Portland Mayor Sam Adams: Exit Time

I
n his waning days in office, Portland Mayor Sam Adams is enjoying record approval ratings. In 2010, two polls showed Adams with disapproval ratings exceeding 45 percent. Today, his approval rating is in the high 50s, a reversal of fortune that skeptics chalk up to a “halo effect.” But Adams also receives enormous credit for balancing one of the most challenging budgets in Portland history and swooping in with a plan to shore up Portland Public Schools and public safety.

In the same way some Republicans loathed President Bill Clinton for the shame of the Monica Lewinsky scandal, Sam Adams may never regain the trust and confidence of the “value voter.” His affair with legislative intern Beau Breedlove so scandalized the Mayor’s Office that he was the target of two recall efforts. Adams survived, but decided against running for re-election. He said he made the choice to focus on the goals for the city, not a re-election effort.

Adams’ biggest supporters (and he has plenty) lament the “missed opportunity” of another term for one of the most nimble minds, hardest working and politically astute characters in Portland politics. Whether it was Adams’ support for sustainability, the arts or public education, Adams’ vision for a city that benefits “all citizens” is a force to be reckoned with. Adams inherited an economy shed- ding thousands of jobs per month. Forbes Magazine now calls Portland one of the most promising cities for job creation.

Mayor Adams declined to answer any questions regarding Beau Breedlove or the impact his relationship had on his ability to govern. “We’ve been over that before,” he said. Indeed we have. Adams’ personal transgression cast him with the likes of the charming and cunning Sisyphus, the Greek character condemned to an eternity of rolling a boulder up a hill then watching it roll back down again. Leaving the Mayor’s Office means Adams will finally be free of his critics and the Council, to work at his speed and intensity. With jobs offers in the private and public sector and a thriving relationship with journalist Peter Zuckerman, Sam Adams is just getting started.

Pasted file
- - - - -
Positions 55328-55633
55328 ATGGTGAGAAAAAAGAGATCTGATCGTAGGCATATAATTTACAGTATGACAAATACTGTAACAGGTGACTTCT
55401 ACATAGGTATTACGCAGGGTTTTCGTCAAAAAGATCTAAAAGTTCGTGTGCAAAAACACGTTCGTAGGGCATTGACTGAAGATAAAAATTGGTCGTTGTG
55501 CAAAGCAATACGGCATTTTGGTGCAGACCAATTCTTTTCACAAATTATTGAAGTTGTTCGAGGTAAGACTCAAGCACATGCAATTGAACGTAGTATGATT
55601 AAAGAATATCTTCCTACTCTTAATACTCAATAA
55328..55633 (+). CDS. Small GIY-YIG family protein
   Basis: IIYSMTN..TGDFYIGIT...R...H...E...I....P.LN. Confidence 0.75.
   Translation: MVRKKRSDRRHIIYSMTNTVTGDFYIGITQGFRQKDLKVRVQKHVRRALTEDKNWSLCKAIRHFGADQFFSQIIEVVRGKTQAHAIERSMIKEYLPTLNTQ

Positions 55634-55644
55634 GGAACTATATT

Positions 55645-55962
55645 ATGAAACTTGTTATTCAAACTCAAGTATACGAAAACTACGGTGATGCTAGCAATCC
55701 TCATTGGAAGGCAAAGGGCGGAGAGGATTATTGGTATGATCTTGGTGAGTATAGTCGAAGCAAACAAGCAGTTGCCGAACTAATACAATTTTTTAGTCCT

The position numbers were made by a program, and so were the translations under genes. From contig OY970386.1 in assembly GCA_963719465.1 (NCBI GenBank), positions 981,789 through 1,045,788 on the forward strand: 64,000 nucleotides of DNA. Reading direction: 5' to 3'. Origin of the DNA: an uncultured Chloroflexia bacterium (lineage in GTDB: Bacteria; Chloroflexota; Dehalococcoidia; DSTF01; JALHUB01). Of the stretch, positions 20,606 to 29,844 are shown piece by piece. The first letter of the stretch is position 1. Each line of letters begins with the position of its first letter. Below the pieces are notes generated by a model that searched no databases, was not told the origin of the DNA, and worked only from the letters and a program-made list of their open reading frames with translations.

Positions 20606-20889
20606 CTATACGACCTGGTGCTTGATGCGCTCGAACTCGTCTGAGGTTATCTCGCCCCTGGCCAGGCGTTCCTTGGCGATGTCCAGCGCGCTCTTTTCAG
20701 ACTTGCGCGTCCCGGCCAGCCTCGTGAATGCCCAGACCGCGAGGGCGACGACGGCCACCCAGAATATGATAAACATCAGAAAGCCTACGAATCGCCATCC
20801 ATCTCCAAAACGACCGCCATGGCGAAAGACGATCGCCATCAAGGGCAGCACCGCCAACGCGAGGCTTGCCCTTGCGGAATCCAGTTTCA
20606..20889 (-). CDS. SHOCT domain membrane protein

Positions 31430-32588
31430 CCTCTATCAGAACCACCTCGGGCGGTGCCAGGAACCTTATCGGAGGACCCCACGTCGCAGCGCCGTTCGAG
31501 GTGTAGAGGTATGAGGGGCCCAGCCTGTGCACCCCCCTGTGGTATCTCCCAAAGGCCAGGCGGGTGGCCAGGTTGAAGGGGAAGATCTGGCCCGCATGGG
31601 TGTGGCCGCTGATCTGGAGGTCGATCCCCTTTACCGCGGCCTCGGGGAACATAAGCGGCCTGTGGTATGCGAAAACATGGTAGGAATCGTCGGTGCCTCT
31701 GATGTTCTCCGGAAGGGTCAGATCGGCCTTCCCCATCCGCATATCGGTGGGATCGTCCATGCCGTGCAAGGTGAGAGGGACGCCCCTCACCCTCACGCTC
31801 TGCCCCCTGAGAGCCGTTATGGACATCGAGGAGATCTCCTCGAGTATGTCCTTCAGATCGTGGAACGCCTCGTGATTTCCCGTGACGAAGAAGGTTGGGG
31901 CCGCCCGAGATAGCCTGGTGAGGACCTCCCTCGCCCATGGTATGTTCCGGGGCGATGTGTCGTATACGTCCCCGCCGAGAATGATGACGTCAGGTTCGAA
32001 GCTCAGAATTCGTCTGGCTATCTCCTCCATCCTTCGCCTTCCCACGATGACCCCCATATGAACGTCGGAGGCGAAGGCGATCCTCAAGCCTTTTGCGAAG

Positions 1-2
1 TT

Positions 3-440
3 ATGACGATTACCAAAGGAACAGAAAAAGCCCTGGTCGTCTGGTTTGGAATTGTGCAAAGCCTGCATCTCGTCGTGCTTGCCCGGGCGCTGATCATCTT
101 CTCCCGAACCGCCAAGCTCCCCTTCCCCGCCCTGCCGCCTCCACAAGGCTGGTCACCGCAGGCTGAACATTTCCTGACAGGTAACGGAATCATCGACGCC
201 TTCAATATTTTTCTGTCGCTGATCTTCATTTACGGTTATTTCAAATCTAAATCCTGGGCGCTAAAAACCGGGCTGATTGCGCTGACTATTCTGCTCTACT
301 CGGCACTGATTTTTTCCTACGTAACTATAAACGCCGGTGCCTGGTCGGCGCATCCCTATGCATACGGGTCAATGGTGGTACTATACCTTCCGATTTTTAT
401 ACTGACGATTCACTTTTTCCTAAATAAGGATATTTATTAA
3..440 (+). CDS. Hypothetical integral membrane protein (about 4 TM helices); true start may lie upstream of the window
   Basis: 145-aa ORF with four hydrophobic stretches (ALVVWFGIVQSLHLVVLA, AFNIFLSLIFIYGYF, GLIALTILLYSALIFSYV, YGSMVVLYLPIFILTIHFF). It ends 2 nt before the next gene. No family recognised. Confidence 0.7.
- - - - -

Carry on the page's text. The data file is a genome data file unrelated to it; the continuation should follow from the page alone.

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Sam Adams

That is sad.

We go back to days long before. I think I met you when you were the aid to Mayor Katz, correct?

Yes. I was chief of staff to Mayor Vera Katz, and before that, her campaign manager for mayor.

So if you had one phrase to describe what your relationship with City Hall has been like, what would you say?

An amazing education. I would say it’s been a great education, and honestly, an amazing privilege. I was a small-time kid from Newport who used to deliver Portland-based newspapers. Did I ever think I’d be mayor of the city of Portland, Oregon, a city that I didn’t come to until I was 15? No. It’s been a privilege to work for big-hearted Portlanders and Oregonians.

Everyone who has known you has always described you as very tena- cious, very driven and the kind of guy who goes after something and gets it. And so when you think about it again does it really surprise you that you became mayor—given your bio?

I would say that’s genetic. That’s more genetic, yes, probably.

All right, there’s been some city business that has been taking up an awful lot of your time lately. I’ve been fascinated by the [Ron] Frashour case. I remember covering these very difficult use-of-force cases even when I was a TV reporter.

I think you covered the [Douglas] Erickson case.